Why I invested in Clever Girl Finance

Jonathan Cornelissen
4 min readJul 27, 2020


In this post, I want to share why I’m incredibly excited to invest in Clever Girl Finance (CGF), using the framework described in my post on Mental models for Angel investing.

Clever Girl Finance, started by Bola Sokunbi, is one of the largest personal finance platforms for women in the US (see numbers above). The focus is on empowering a community of women to pursue and achieve financial wellness so that they can live life on their own terms. Now more than ever, women are focused on prioritizing their financial independence, security and well-being. Clever Girl Finance offers online courses, books, a podcast and a blog. Clever Girl Finance has become a go-to-resource for women of color.

This is a big market segment that’s facing significant challenges, especially in the current economic climate and given current education costs in the US. Women hold nearly two-thirds of the nations $1.54 trillion in student debt, and black women finish their undergraduate education with more debt than other women. Furthermore, it’s well documented that women earn significantly less on average after they graduate, especially women of color. As a consequence, 57% of black female college graduates report financial difficulties while repaying student loans. As a result, women may put off saving for retirement, buying a home or starting a business. This is a big societal problem, and Clever Girl Finance is well positioned to help solve this problem.

1) Incredible Founder-Market Fit

Bola is a Certified Financial Education Instructor (CFEI), finance expert, and best selling author on personal finance. Not only does she possess deep domain expertise, from the first time I met her in 2018, I was blown away by her passion for helping women change their money stories and achieve real financial success.

Bola is the brand. It doesn’t get much better than that in terms of founder-market fit. She lived it, she got certified, she wrote a best-selling book on the topic, and was featured on several national TV networks and built an audience of millions of people.

2) Strong Product-Market Fit

CGF’s growth numbers

Numbers don’t lie. Especially in the current economic and societal climate, women are focused on their financial independence and security. This confirms that there’s a large group of women that benefit from the content from Clever Girl Finance. Furthermore, all types of content are growing rapidly albeit at different rates. All of this has been achieved with a small team and largely bootstrapped, which makes it even more impressive.

3) Product-Channel Fit

Clever Girl Finance has gotten several channels to work: more than 400k visits per month to the website come in through Google (SEO), through social media (~300k instagram followers), and partly by word of mouth. The podcast has been listened to over 2.1 million times and doubled its audience in the past year.

4) Model-Channel Fit

Clever Girl Finance has channel-fit for several channels that are either free or cheap. This enables CGF to have a low ARPU (see this blog for context). In fact, currently, almost all content they put out is available for free. Clever Girl Finance initially started by charging for its courses and it may do so again at some point, but it learned that it can provide exponentially more value to its community by making them free.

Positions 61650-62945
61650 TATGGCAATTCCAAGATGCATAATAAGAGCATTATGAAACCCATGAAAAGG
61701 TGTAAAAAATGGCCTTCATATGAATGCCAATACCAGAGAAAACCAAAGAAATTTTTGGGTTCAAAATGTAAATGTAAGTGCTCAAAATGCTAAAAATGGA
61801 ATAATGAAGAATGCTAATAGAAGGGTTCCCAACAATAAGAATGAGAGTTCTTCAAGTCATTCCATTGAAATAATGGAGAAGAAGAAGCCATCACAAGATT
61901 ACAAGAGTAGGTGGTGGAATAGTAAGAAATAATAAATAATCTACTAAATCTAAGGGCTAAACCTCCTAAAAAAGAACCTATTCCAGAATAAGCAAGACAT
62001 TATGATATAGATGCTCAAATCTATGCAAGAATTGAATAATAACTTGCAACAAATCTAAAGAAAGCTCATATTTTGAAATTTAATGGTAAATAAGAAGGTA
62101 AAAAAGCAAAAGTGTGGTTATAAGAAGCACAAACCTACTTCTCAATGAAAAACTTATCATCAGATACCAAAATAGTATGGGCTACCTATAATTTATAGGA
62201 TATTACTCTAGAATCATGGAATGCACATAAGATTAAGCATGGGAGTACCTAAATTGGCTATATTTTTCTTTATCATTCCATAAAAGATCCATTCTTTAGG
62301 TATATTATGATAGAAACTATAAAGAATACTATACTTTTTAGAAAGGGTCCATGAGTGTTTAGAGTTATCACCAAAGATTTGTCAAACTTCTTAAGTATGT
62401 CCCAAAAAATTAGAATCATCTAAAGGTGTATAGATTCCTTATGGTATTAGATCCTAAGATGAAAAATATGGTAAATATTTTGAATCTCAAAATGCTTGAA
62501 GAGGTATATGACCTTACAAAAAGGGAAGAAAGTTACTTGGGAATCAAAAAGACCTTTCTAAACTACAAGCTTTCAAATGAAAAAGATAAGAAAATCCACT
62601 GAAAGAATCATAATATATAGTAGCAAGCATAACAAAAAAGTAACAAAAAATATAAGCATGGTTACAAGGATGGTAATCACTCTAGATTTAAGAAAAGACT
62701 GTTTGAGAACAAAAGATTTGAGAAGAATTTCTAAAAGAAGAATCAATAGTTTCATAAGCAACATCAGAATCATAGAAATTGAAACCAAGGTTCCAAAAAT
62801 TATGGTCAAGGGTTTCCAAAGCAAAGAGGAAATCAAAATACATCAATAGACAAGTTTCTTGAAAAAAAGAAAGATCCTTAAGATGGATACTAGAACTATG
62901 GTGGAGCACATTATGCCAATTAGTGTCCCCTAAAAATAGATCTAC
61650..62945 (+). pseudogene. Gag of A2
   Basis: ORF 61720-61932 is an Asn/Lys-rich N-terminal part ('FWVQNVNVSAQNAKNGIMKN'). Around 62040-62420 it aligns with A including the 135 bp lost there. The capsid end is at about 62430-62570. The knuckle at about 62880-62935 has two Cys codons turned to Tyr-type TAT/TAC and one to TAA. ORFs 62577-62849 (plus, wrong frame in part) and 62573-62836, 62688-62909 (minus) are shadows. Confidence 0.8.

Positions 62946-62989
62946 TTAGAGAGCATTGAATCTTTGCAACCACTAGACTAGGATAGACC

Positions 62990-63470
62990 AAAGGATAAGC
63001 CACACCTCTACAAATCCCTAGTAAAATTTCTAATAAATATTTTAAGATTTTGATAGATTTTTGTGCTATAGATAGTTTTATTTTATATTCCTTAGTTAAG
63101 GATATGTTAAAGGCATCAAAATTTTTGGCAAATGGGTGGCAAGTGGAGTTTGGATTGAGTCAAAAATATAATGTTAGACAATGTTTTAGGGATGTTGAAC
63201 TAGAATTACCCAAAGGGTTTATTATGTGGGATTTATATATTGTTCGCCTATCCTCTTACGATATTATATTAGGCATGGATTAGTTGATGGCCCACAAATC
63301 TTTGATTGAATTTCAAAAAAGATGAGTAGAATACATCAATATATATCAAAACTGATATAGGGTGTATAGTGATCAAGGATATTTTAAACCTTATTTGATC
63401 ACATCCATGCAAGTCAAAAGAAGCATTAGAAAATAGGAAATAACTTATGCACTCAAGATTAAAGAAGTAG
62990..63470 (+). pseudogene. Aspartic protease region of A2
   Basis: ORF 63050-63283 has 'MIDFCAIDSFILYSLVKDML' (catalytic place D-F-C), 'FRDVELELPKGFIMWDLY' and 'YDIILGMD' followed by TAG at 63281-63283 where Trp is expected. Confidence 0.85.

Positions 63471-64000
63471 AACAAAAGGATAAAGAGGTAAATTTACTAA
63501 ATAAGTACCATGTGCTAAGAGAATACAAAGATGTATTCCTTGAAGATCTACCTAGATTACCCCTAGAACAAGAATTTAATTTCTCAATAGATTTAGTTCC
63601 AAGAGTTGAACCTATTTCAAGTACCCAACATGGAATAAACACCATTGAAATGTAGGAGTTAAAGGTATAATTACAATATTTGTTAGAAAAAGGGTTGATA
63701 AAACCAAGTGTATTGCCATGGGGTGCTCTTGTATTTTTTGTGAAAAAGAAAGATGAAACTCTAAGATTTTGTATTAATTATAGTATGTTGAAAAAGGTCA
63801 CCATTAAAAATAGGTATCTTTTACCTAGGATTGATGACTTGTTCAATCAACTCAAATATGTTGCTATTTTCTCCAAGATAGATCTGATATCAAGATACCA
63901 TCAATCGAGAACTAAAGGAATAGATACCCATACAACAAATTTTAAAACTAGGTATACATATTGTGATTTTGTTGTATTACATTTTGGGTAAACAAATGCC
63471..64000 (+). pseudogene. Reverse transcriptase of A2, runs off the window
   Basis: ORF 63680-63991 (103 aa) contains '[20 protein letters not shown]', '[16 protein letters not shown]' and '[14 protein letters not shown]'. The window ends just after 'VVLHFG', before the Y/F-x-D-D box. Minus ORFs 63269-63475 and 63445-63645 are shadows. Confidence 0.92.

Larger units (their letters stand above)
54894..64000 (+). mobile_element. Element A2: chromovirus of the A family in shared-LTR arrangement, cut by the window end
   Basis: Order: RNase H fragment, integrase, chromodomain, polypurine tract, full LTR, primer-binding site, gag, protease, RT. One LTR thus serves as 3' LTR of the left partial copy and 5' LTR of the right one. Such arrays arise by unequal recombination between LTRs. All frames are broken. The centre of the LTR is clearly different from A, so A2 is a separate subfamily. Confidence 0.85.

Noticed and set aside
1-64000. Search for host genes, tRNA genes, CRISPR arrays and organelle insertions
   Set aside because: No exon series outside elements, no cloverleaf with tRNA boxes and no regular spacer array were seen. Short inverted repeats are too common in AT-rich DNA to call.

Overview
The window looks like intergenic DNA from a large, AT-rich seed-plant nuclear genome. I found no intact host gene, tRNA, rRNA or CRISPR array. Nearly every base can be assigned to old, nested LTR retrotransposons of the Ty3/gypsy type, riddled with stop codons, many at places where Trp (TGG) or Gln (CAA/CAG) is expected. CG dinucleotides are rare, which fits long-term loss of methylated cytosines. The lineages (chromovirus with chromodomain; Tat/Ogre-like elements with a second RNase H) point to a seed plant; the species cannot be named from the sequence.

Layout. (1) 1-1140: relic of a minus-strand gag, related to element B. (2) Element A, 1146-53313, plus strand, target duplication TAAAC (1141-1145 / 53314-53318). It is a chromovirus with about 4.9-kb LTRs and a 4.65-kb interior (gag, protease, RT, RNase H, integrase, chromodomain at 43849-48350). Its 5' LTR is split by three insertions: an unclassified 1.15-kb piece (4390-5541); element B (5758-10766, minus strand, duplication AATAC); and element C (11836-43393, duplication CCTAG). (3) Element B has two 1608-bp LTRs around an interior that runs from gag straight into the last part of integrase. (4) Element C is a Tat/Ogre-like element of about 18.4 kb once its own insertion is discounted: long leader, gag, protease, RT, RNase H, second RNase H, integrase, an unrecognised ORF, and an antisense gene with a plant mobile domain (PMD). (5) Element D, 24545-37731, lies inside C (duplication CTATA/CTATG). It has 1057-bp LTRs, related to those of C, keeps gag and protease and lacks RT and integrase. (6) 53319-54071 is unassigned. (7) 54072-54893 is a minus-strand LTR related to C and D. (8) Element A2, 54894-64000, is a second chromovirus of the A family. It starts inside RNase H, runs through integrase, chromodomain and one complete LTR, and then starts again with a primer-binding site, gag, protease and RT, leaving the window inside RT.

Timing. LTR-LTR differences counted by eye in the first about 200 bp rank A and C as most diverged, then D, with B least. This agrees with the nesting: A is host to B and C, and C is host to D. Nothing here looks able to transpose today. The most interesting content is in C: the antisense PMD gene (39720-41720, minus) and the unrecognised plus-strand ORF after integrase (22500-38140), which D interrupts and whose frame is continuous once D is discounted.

How does Clever Girl Finance make money then? Right now, the current traffic will enable them to remain cash flow positive and build out the team based on partnership and advertising revenue. Beyond that, there are obvious additional products to build out for this audience. The current top 3 ideas are:

1) Building out a job board that helps the Clever Girl Finance audience find jobs while helping companies to increase the diversity of their workforce.

2) Partnering with financial institutions to provide a product that makes sense for this audience.

3) Creating a product that helps with financial planning.

While the exact path forward is still being decided, it’s clear that there are several profitable areas for growth. Furthermore, this is an audience that’s generally underserved so the amount of competition is relatively limited.

5) Investor-Founder Fit

I got involved with Clever Girl Finance as a mentor during Techstars a few years ago given my experience starting and scaling an education company (DataCamp) and Clever Girl Finance’s education focus. Along the way, I started to get excited to invest as well, given the size of the market and the impact on society Clever Girl Finance can have.

Finally, I like to think through potential roadblocks for the company in the future. Besides the obvious execution risks every company faces, I think Clever Girl Finance is in a strong position given its defensible distribution channels.

The biggest challenge may be the speed/ability to raise capital in the future. A lot has been written about the lack of diversity in the investor community and how this is hurting women of color. While all these funds have done virtue-signaling posts on social media in the past weeks, I’ve been surprised that behind the scenes, they often don’t seem to do the work and research on markets they are less familiar with. It is especially surprising, given the strength of Clever Girl Finance’s founder and the market. That’s a missed opportunity for everyone.

Some sources I used to write this post are:

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Jonathan Cornelissen

Co-founder @DataCamp— Entrepreneur and Angel investor — jonathancornelissen.com interested in data science, python, rstats, education, entrepreneurship, ...